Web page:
Early crypto evangelist, Mai Fujimoto, a.k.a. Miss Bitcoin, has partnered with blockchain gaming ecosystem Enjin to launch Japan’s first nonfungible token, or NFT, charity project.
According to a Jan. 18 blog post, the project’s first initiative will be the sale of tokenized artwork by Japanese celebrities to benefit DxP, a non-profit that supports teenagers facing challenges during the COVID-19 pandemic.
Fujimoto believes that the project embodies the Japanese concept of “Sanpo Yoshi”, or three-way satisfaction. This describes transactions that are good for the seller, good for the buyer and good for society:
“When fans purchase NFTs drawn by artists and celebrities, they can not only enjoy the art, but also directly contribute to those in need. I believe this NFT campaign will bring joy to many people, and I’d like to thank the Enjin team and artists who have agreed to join the initiative.”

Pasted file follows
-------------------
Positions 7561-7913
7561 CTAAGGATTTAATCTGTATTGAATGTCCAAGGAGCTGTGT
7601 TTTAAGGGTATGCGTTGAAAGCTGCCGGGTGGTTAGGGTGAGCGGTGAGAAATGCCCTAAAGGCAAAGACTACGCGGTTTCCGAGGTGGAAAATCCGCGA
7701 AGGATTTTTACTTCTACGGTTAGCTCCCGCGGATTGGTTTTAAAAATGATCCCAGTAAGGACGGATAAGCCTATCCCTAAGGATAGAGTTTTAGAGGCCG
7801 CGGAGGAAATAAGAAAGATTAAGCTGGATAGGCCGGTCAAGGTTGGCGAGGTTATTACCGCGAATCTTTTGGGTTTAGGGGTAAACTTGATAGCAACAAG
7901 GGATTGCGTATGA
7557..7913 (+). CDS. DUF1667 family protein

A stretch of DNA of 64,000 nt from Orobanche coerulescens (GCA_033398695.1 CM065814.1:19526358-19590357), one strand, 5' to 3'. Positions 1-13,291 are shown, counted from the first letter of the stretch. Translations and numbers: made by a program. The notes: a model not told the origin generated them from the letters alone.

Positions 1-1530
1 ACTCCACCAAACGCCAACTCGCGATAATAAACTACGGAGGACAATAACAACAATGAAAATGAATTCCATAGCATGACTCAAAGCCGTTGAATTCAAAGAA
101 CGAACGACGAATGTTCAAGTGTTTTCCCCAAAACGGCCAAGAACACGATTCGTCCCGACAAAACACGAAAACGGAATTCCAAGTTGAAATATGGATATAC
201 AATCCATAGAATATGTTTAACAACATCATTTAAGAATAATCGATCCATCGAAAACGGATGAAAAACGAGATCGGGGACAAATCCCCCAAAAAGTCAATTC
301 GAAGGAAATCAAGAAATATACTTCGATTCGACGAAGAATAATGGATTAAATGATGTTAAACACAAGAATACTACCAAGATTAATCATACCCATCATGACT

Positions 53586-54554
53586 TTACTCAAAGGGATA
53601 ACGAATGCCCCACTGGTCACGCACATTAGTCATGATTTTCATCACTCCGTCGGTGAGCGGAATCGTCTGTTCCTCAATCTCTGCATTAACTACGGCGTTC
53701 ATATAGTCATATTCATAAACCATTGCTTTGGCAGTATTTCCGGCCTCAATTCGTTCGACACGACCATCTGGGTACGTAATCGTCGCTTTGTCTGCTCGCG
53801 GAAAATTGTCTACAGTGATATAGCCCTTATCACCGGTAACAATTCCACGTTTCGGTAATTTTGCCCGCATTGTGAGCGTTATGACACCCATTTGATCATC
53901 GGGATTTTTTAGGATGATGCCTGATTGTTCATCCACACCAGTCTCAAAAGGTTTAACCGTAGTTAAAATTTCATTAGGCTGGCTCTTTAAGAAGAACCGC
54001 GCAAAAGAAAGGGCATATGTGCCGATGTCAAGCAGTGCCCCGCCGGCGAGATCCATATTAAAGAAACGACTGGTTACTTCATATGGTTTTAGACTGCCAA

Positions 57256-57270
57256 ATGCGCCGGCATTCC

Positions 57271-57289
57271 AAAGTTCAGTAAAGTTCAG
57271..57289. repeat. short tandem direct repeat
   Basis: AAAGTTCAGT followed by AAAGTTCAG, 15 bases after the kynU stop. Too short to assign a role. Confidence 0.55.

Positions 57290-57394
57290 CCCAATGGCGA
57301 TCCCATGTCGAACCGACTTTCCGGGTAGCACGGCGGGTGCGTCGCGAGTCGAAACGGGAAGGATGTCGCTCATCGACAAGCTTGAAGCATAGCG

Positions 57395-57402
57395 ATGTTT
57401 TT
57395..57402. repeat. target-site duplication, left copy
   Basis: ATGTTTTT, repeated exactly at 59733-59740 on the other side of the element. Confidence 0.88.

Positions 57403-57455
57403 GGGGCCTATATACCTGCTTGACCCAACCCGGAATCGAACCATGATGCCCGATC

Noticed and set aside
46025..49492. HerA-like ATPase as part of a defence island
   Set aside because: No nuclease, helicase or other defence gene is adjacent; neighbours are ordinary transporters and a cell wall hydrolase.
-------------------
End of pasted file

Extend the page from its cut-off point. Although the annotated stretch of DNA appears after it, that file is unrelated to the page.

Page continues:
The initiative will take place through Fujimoto’s crypto donation platform Kizuna. This was launched in 2017 to educate about the potential of blockchain and NFTs for mainstream use, especially in the context of giving to charity.
Kizuna hopes to raise over 2,000,000 yen ($20,000) from the sale, with the celebrities who are donating artworks to be announced soon.
Fujimoto was an early adopter of Bitcoin technology and has been actively promoting crypto and blockchain since 2011. Aside from running Kizuna, she is an ambassador for Binance's charity foundation, and an advisor for multiple companies in the blockchain space.
The Enjin platform provides tools for integrating blockchain technology into games and creating NFT assets that can be used across various games in the Enjin multiverse. It recently announced that it would be launching a range of Atari branded NFTs for a reboot of the Kick Off series of footballing games.